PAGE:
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Organic Trade Association (OTA)


Self Description

Third-Party Descriptions

October 2016: "It could be. But it’s next to impossible for consumers to know for sure. And that’s an issue the $40 billion organic food industry wants the US government to tackle. The Organic Trade Association has asked the government to start regulating non-food products that boast organic marketing claims with the same rigor that’s applied to food."

http://qz.com/816266/if-your-shampoo-says-organic-on-the-label-it-probably-doesnt-mean-anything/

November 2005: "The Organic Trade Association, an industry lobbying group that proposed the amendment and spent several months pushing for its adoption, says that the measure will encourage the continued growth of organic food."

Relationships

RoleNameTypeLast Updated
Organization Head/Leader (past or present) Katherine DiMatteo Person Nov 2, 2005

Articles and Resources

Date Fairness.com Resource Read it at:
Oct 23, 2016 If your shampoo says “organic” on the label, it probably doesn’t mean anything (Buyer Beware)

QUOTE: for non-food items, such as shampoos, cosmetics, and textiles—there is no such certification process. The Federal Trade Commission has a “flexible” rule for industry, which requires marketers to have accurate and reliable science to back up their claims. But there is no formal definition for “organic” outside of food...

Quartz
Jul 03, 2009 Purity of Federal 'Organic' Label Is Questioned

QUOTE: the USDA [organic food] program's shortcomings mean that consumers, who at times must pay twice as much for organic products, are not always getting what they expect: foods without pesticides and other chemicals, produced in a way that is gentle to the environment.

Washington Post
Jun 06, 2007 No Wild Oats for Whole Foods? Regulators want to block the merger, claiming it's bad for consumers, but industry experts disagree, citing healthy competition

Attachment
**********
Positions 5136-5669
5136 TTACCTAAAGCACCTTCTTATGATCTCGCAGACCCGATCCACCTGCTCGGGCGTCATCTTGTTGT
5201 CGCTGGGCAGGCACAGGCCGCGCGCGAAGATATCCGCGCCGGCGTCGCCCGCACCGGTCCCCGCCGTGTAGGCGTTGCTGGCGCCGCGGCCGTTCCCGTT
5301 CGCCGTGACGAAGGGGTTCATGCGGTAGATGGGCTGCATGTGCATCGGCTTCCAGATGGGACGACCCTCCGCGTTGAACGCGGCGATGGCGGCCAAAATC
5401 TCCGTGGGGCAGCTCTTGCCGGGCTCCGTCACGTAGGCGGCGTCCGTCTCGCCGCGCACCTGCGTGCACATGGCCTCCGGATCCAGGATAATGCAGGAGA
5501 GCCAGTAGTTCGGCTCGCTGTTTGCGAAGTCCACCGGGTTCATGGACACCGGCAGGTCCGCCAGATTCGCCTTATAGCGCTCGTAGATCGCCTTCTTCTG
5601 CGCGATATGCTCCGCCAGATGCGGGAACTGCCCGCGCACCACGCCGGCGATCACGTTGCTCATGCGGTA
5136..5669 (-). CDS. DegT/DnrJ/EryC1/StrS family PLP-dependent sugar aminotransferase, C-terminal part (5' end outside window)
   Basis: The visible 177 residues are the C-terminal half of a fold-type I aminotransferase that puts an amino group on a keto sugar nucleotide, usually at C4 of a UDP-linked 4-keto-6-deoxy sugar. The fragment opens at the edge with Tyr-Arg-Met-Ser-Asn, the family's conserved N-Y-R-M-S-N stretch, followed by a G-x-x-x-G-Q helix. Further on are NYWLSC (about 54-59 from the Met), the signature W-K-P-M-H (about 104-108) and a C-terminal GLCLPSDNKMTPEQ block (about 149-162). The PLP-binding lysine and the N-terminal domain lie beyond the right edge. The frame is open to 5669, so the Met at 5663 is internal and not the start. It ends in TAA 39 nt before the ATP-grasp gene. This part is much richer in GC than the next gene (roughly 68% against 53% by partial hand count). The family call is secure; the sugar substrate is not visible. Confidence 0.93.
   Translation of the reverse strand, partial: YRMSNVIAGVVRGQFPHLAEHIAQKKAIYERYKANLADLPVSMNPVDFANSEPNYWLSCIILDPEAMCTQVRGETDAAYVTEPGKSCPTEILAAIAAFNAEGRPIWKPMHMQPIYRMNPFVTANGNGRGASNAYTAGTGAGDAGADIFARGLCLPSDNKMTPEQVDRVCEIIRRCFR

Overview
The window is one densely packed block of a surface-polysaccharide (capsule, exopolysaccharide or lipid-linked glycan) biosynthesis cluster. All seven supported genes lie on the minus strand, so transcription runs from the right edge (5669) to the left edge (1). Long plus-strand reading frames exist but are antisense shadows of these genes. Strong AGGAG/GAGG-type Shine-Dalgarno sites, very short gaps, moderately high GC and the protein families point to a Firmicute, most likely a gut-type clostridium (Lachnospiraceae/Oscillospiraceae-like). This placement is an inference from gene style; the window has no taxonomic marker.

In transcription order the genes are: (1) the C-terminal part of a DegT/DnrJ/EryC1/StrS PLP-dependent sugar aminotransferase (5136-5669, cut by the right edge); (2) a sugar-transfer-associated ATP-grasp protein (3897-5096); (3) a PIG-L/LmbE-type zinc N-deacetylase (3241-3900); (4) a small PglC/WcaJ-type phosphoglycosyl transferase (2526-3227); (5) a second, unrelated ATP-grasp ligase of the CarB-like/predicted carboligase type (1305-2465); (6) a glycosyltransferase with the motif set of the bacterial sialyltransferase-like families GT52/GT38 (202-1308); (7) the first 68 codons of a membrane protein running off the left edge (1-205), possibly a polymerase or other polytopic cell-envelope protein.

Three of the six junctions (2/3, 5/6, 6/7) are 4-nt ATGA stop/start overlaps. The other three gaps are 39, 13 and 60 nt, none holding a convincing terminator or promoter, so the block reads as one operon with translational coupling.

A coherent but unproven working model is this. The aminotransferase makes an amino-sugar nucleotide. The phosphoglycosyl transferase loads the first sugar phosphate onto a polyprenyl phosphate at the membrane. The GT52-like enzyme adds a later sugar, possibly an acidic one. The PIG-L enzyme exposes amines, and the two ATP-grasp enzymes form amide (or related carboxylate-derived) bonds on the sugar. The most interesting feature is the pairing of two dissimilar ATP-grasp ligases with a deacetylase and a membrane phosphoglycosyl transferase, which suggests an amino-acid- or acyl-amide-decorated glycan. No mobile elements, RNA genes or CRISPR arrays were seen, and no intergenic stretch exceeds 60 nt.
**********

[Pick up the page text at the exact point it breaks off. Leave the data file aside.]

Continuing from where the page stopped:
QUOTE: The FTC wants to block the $670 million deal announced in February on the grounds that it would prove anticompetitive and harm consumers.

BusinessWeek
May 17, 2006 As 'organic' goes mainstream, will standards suffer? Advocates are cheered by the growing appeal of organic foods. But shoppers, confused by labels, don't always get what they think they paid for.

QUOTE: ...while some organic-food fans welcome its broadening appeal and availability, others worry that the entry of corporate behemoths...will weaken standards or squeeze out small farmers...consumers face a jumble of labels...with little to indicate how well those claims match reality.

Christian Science Monitor
Nov 01, 2005 What Is Organic? Powerful Players Want a Say

QUOTE: But as organic food enters the mainstream, evolving from an idealistic subculture rooted in images of granola and Birkenstocks, a bitter debate has ensued over what exactly the word "organic" should mean.

New York Times
May 11, 2004 10 Things Your Health Food Store Won't Tell You

QUOTE: As the demand for organic products has grown, a number of other eco-labels that imply health or environmental purity have also proliferated. Their true meanings range from the application of standards stricter than the USDA's organic rule to kinda-sorta organic to anything but organic...

Smart Money